Doug Lung /
06.23.2010 04:30 PM
SBE Reps Added to FCC Broadcast Spectrum Forum

When the FCC released its list of invitees to its Broadcast Engineering Forum, the Society of Broadcast Engineers (SBE) was very upset that none of its representatives were included.

In an open letter to FCC Chairman Genachowski dated June 17, 2010. SBE executive direction John Poray voiced his displeasure:

“At worst, it appears that the participants in the panel were chosen in order to provide the Commission with the appearance of an industry consensus, evidencing a predetermined outcome: the reclamation of a large amount of spectrum utilized currently for free, over-the-air television service, and for the broadcast auxiliary facilities that are critical to the creation of content for broadcast, cablecast and satellite video delivery to the public, in favor of an auction of that broadcast, and broadcast auxiliary spectrum for broadband use,” Poray said. “In fact, the 'blueprint' for this predetermined outcome was just released in the form of the Commission’s omnibus broadband initiative spectrum analysis.”

SBE's letter resulted in the FCC contacting SBE and inviting its participation in the June 25 Broadcast Engineering Forum.

Representing the SBE will be national vice president and SBE’s representative to ATSC, Ralph Hogan, CPBE, DRB, CBNT, associate general manager, Rio Salado College Division of Public Service in Tempe, Ariz.; and Joseph Snelson, CPBE, 8-VSB, member of the SBE national Board of Directors and Vice President and Director of Engineering, Meredith Broadcast Group, Las Vegas.

Unfortunately, while I'm very happy that SBE will be taking part in the forum, I’m very concerned that SBE’s original assessment of the purpose of the forum will turn out to be correct. I think real progress could be made if the FCC were willing to back off from taking 120 MHz—half the usable broadcast TV spectrum—and consider other alternatives that might provide somewhat less—maybe even slightly less—spectrum without depriving the public of free off-air HDTV content, multicast channels serving numerous ethnic and special interest groups, and mobile DTV.

Broadcasters have spectrum above 700 MHz but below 3,000 MHz that might be usable for wireless broadband, but reallocating that spectrum for use by commercial wireless carriers could be made difficult by earlier FCC decisions to share that spectrum with many other services, including the U.S. Department of Defense.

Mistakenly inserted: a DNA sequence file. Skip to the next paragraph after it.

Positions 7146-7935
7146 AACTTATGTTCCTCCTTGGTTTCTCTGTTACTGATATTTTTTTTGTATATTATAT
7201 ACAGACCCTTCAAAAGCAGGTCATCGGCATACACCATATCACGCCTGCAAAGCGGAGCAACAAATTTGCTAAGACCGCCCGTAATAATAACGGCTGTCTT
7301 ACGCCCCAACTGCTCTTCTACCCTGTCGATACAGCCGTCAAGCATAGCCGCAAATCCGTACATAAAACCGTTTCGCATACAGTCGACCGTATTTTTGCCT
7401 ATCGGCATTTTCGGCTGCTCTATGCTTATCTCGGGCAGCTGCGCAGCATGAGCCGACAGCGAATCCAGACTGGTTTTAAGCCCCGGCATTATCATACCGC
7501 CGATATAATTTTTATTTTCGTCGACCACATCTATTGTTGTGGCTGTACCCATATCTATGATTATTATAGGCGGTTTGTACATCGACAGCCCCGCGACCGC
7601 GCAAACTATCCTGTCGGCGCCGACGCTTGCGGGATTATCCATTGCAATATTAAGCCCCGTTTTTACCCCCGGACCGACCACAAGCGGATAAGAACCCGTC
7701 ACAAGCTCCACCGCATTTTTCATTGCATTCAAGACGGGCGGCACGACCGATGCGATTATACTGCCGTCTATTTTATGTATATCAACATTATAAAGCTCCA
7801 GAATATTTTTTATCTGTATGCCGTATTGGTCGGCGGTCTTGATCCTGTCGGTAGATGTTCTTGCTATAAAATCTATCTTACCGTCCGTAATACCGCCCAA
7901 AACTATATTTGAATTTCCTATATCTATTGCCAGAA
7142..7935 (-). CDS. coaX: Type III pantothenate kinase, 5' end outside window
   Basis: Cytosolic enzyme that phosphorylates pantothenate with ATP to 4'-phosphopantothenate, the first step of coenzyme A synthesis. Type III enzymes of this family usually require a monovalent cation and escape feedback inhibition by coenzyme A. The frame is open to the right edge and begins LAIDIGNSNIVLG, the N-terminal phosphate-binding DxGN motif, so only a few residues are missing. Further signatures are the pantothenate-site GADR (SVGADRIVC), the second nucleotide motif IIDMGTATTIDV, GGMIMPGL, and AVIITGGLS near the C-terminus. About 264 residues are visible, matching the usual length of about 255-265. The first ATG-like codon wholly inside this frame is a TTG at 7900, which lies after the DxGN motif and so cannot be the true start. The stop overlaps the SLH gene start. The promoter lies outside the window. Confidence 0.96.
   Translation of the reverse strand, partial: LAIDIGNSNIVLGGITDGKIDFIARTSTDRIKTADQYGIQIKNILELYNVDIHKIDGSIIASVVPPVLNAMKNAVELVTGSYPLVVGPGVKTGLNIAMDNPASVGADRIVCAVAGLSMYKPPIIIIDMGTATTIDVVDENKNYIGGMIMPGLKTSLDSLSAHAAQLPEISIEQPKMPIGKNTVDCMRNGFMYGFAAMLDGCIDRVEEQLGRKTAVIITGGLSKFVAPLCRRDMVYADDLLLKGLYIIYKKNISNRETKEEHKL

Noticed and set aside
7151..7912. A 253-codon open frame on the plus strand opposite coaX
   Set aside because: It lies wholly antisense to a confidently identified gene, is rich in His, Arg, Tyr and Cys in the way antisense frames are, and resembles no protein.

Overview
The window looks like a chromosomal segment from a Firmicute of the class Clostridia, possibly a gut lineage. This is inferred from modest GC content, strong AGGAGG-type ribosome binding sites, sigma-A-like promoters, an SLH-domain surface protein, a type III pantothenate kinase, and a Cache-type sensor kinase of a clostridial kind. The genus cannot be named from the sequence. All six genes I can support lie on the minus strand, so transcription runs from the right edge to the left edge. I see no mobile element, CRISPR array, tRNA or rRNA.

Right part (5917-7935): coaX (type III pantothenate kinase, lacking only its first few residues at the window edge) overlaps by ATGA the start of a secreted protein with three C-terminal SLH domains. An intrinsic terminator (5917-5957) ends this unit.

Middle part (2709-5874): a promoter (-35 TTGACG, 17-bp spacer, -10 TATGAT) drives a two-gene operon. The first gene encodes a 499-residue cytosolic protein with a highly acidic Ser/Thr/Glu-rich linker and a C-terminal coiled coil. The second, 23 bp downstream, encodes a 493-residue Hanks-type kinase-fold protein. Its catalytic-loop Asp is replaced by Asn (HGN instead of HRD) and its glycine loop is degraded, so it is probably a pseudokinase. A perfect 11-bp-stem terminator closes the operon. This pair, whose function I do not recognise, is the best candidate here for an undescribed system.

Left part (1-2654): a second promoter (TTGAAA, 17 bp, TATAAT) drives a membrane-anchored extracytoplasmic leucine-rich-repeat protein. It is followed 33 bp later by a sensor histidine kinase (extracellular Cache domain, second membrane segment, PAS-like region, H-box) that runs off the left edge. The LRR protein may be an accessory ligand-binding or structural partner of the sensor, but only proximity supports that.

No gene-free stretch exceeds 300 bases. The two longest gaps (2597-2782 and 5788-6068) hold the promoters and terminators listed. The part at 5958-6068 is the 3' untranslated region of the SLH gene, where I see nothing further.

Given the biased, incomplete and, in many cases, inaccurate data in the FCC's Spectrum Analysis: Options for Broadcasting OBI Technical Paper No. 3 I discussed last week, I fear the attendees, the most respected engineers in TV broadcasting today, will be told that half of the usable broadcast spectrum is going to be sold to the wireless companies, and that “we’ve promised the public that this will not impact their ability to get free TV programming, including HDTV and Mobile DTV—it’s your responsibility to figure out how to make it work.”

It's clear from OBI Technical Paper No. 3 that the FCC's plan won't work, and it’s hard for me to see how Chairman Genachowski can keep his promises and still take away half the usable TV channels. However, after the forum is over, the FCC will be in a position to blame the broadcasters for not finding a way to do the impossible, rather than taking the blame for its flawed proposal.

I really hope I'm wrong on this one.

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Posted by: Brian Smith
Mon, 06-28-2010 06:03 AM Report Comment
Until compression technology becomes further advanced, thus permitting full HDTV broadcasts in a smaller than the present 6 MHz sized channel with room left over for Mobile DTV, or, multiple SD channels within a smaller than the present 6 MHz sized channel with room left over for Mobile DTV, no further broadcast spectrum can be removed without significant detrimental impact to OTA viewers. There may be exceptions in very rural areas that are only served by a few TV stations. However, this will not work in urban areas with dense populations and numerous TV stations. Furthermore, these urban areas already are short-changed several TV channels for public safety (such as channels 14 - 16, 19 & 20) How the FCC can continue to boast this spectrum grab while the NAB calmly says they will review any such plan is the most insulting part of the whole discussion. Many individual broadcasters want to continue providing their valuable service, but are getting next to no help from the NAB,

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